N2 - We explore here several numerical schemes for Langevin dynamics in the general implicit discretization framework of the Langevin/implicit-EuIer scheme, LI. Specifically, six schemes are constructed through different discretization combinations of acceleration, velocity, and position. Among them, the explicit BBK method (LE in our notation) and LI are recovered, and the other four (all implicit) are named LIM1, LIM2, MIDI, and MID2. The last two correspond, respectively, to the well-known implicit-midpoint scheme and the trapezoidal rule. LI and LIM1 are first-order accurate and have intrinsic numerical damping. LIM2, MIDI, and MID2 appear to have large-timestep stability as LI but overcome numerical damping. However, numerical results reveal limitations on other grounds. From simulations on a model butane, we find that the nondamping methods give similar results when the timestep is small; however, as the timestep increases, LIM2 exhibits a pronounced rise in the potential energy and produces wider distributions for the bond lengths. MIDI and MID2 appear to be the best among those implicit schemes for Langevin dynamics in terms of reasonably reproducing distributions for bond lengths, bond angles and dihedral angles (in comparison to 1 fs timestep explicit simulations), as well as conserving the total energy reasonably. However, the minimization subproblem (due to the implicit formulation) becomes difficult when the timestep increases further. In terms of computational time, all the implicit schemes are very demanding. Nonetheless, we observe that for moderate timesteps, even when the error is large for the fast motions, it is relatively small for the slow motions. This suggests that it is possible by large timestep algorithms to capture the slow motions without resolving accurately the fast motions.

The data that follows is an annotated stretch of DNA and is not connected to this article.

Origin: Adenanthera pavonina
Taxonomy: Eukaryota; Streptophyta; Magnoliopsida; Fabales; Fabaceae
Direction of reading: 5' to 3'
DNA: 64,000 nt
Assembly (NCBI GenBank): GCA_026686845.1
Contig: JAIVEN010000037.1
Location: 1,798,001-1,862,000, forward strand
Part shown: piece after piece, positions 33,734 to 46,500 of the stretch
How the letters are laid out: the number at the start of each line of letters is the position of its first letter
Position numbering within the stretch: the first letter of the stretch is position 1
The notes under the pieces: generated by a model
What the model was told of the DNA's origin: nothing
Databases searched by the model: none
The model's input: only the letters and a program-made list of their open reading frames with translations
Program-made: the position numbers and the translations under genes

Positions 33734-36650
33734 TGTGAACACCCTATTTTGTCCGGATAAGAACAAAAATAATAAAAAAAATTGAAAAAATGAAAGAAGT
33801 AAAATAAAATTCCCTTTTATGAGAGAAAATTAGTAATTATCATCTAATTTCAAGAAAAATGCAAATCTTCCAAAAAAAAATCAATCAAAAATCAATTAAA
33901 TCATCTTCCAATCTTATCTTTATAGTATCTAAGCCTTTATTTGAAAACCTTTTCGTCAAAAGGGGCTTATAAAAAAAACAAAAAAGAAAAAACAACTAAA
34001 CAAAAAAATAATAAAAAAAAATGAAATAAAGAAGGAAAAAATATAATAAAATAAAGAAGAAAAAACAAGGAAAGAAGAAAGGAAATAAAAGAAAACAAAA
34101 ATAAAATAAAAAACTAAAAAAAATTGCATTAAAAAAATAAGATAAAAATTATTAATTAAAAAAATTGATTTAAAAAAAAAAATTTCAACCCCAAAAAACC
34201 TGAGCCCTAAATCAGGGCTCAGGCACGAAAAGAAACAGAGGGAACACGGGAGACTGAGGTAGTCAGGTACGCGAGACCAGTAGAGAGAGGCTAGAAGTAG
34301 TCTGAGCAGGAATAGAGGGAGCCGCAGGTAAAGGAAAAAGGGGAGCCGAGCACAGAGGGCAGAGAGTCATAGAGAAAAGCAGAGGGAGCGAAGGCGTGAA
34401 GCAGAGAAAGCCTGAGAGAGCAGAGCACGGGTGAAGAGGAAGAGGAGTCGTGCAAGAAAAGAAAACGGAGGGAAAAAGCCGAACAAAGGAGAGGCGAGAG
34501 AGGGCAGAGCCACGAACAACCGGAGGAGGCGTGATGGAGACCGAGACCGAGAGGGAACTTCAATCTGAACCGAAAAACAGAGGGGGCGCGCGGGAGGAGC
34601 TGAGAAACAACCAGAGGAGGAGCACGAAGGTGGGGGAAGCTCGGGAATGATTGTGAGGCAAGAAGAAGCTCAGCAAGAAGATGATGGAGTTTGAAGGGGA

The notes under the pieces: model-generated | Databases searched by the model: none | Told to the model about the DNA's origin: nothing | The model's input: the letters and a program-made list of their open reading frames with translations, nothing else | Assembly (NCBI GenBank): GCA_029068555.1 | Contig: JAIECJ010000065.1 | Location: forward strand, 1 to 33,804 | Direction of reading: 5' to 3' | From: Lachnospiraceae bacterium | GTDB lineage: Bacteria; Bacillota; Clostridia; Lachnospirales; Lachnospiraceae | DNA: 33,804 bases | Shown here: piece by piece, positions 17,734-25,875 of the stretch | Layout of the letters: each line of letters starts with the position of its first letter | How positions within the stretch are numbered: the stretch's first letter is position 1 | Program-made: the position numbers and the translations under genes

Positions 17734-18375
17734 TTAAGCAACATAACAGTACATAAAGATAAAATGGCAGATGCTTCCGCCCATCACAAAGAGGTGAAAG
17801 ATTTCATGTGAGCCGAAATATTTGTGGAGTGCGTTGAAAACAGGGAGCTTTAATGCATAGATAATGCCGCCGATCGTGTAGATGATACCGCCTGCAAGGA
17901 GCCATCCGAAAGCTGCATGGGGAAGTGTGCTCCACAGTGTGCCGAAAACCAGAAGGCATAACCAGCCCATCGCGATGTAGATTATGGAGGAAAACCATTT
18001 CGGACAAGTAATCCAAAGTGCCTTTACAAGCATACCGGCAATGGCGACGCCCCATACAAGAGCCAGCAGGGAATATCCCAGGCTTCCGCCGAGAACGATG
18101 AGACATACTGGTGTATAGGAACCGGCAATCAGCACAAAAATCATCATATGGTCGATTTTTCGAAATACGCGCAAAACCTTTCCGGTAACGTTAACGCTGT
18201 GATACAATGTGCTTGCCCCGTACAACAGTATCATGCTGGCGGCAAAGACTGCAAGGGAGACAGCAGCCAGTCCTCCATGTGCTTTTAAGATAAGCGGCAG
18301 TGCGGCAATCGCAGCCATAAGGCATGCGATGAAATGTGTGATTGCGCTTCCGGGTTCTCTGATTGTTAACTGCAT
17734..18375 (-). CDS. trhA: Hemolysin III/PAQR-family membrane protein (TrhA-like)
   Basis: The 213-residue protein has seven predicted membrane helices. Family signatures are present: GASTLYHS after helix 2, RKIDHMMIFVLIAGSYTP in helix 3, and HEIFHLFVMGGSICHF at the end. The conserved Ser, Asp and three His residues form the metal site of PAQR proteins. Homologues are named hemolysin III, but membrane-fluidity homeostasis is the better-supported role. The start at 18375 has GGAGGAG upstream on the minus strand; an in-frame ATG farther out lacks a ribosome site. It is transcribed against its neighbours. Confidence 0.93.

AB - We explore here several numerical schemes for Langevin dynamics in the general implicit discretization framework of the Langevin/implicit-EuIer scheme, LI. Specifically, six schemes are constructed through different discretization combinations of acceleration, velocity, and position. Among them, the explicit BBK method (LE in our notation) and LI are recovered, and the other four (all implicit) are named LIM1, LIM2, MIDI, and MID2. The last two correspond, respectively, to the well-known implicit-midpoint scheme and the trapezoidal rule. LI and LIM1 are first-order accurate and have intrinsic numerical damping. LIM2, MIDI, and MID2 appear to have large-timestep stability as LI but overcome numerical damping. However, numerical results reveal limitations on other grounds. From simulations on a model butane, we find that the nondamping methods give similar results when the timestep is small; however, as the timestep increases, LIM2 exhibits a pronounced rise in the potential energy and produces wider distributions for the bond lengths. MIDI and MID2 appear to be the best among those implicit schemes for Langevin dynamics in terms of reasonably reproducing distributions for bond lengths, bond angles and dihedral angles (in comparison to 1 fs timestep explicit simulations), as well as conserving the total energy reasonably. However, the minimization subproblem (due to the implicit formulation) becomes difficult when the timestep increases further. In terms of computational time, all the implicit schemes are very demanding. Nonetheless, we observe that for moderate timesteps, even when the error is large for the fast motions, it is relatively small for the slow motions. This suggests that it is possible by large timestep algorithms to capture the slow motions without resolving accurately the fast motions.

UR - http://www.scopus.com/inward/record.url?scp=0012579993&partnerID=8YFLogxK

UR - http://www.scopus.com/inward/citedby.url?scp=0012579993&partnerID=8YFLogxK

U2 - 10.1080/00268979500100761

DO - 10.1080/00268979500100761

M3 - Article

AN - SCOPUS:0012579993

VL - 84

SP - 1077

EP - 1098

JO - Molecular Physics

JF - Molecular Physics

SN - 0026-8976

IS - 6

ER -